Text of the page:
Invictus: A Poem to Inspire. In these uncertain times of unrest, I often call to mind things that inspire me. Ways to help bring a sense of hope and perspective, to look beyond the uncertainty— the ‘new normal’ in social distancing and the stand against racism, with a bigger perspective, more confident view. To open up a wider understanding— as we respect the distancing, as we listen to one another, and learn from one another—we ultimately grow with one another. My hope is that through all of these unsettling times we can ultimately come together and stand strong as Americans, united.
I looked back to this past December, when I wrote this piece.
I have a morning ritual of drinking coffee, reading a couple chosen articles from the newspaper and if I’m lucky enough time to journal a few pages. This morning was one of those mornings. I probably came into this habit through observing my dad for so many years. He was an academic who was a fierce reader. Today, is the 5th anniversary since he went to heaven. And today, I feel he gave me a gift from one of his favorite newspapers to read, the Wall Street Journal.
A Prescription of Poetry was the article I read today. It talks about how poetry can help patients spark a stream of consciousness through the written word of poetry. How patients can process what is going on in their life and perhaps help with the healing. The article quotes a famous poem, Invictus (which unbeknown to me) was written by William Henley back in the 1800’s. I was so inspired that I had to look up the poem and learn more.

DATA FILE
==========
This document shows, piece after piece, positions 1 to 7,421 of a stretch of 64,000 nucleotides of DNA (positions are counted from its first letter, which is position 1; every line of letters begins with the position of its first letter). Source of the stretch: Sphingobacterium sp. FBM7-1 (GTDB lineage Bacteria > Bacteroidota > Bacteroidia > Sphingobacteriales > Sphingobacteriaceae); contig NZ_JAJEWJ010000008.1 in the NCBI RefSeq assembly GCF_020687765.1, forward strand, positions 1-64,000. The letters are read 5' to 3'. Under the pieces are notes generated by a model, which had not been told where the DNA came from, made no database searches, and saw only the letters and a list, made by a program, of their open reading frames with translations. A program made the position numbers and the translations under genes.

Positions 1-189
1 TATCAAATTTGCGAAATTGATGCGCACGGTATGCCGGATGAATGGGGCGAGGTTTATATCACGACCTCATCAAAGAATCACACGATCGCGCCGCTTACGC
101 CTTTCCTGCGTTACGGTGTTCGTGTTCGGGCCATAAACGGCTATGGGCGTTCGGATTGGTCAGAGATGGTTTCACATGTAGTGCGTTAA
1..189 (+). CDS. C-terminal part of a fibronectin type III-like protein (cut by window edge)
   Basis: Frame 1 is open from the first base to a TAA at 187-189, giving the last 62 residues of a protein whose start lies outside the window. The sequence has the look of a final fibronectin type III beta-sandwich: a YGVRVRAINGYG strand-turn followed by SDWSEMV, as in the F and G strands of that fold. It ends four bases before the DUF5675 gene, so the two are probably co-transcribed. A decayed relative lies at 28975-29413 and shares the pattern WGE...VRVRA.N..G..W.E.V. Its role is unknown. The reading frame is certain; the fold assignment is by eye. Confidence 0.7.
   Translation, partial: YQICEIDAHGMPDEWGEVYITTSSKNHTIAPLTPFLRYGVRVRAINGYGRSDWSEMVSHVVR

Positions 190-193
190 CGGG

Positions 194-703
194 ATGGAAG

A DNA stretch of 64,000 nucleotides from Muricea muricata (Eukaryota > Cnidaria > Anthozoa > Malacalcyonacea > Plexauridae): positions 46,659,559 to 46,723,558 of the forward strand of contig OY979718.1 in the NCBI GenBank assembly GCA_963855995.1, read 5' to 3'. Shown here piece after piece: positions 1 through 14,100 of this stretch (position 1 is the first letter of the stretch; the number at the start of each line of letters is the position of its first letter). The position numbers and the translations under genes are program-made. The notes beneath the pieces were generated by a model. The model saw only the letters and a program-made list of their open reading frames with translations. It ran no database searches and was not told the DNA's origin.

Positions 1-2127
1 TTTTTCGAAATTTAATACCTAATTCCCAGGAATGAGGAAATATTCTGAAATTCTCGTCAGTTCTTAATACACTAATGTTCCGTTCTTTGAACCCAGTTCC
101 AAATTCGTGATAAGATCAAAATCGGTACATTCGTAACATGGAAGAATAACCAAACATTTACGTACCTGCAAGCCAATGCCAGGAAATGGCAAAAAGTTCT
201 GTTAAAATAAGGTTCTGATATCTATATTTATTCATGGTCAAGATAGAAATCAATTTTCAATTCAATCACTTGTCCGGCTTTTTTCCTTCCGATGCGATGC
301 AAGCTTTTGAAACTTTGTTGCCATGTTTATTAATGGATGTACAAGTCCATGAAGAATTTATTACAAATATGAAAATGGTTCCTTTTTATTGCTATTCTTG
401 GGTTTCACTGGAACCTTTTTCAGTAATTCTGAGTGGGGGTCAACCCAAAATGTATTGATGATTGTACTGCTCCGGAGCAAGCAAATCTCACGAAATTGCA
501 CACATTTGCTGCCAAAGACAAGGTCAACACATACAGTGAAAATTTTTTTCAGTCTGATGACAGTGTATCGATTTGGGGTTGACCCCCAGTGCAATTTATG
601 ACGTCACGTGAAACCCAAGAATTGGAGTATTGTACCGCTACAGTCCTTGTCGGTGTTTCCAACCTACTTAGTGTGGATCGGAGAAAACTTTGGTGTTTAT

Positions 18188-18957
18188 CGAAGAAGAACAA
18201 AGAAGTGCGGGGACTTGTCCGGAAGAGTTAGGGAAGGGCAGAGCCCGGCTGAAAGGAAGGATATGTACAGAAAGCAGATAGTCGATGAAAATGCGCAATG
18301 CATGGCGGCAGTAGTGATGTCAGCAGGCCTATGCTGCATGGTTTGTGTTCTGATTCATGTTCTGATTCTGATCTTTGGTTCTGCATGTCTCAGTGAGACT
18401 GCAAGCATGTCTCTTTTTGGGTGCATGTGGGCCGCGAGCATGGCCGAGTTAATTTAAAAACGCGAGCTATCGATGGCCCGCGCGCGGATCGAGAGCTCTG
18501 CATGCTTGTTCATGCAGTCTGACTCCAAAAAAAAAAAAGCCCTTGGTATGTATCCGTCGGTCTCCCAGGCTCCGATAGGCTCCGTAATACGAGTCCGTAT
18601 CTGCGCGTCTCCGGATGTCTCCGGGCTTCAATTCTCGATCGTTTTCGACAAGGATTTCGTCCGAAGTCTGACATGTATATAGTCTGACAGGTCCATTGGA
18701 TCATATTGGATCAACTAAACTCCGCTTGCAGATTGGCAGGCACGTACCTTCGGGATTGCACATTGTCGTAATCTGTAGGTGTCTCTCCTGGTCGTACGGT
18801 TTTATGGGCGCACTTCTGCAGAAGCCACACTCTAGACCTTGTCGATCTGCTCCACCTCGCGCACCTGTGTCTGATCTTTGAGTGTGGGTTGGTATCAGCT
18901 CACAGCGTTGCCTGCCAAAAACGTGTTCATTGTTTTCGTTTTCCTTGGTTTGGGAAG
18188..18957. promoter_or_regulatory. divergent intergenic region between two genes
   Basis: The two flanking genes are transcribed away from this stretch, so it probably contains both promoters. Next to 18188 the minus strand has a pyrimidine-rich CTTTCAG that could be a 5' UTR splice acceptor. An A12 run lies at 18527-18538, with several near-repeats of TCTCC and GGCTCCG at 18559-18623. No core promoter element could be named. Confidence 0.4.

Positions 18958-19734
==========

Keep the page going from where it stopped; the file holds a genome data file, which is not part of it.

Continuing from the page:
I was excited to also find that the poem was published on the day of my birth, Nov 26th, 1888 (13 years after he wrote it). I feel a special connection to this poem and feel perhaps my dad’s birthday gift to me, of courage. And, so I pass the gift on to you.
By William Ernest Henley
Out of the night that covers me,
Black as the pit from pole to pole,
I thank whatever gods may be
For my unconquerable soul.
In the fell clutch of circumstance
I have not winced nor cried aloud.
Under the bludgeonings of chance
My head is bloody, but unbowed.
Beyond this place of wrath and tears
Looms but the Horror of the shade,
And yet the menace of the years
Finds and shall find me unafraid.
It matters not how strait the gate,
How charged with punishments the scroll,
I am the master of my fate,
I am the captain of my soul.
Listen to Elizabeth read the poem on video at
Elizabeth Irvine: nurse, educator, jewelry designer and award-winning author. She is the founder and owner of Truewellbeing Inc. — visit her website to purchase her books and intentional jewelry and sign up for soulful workshops and retreats around the world. www.elizabethirvine.com.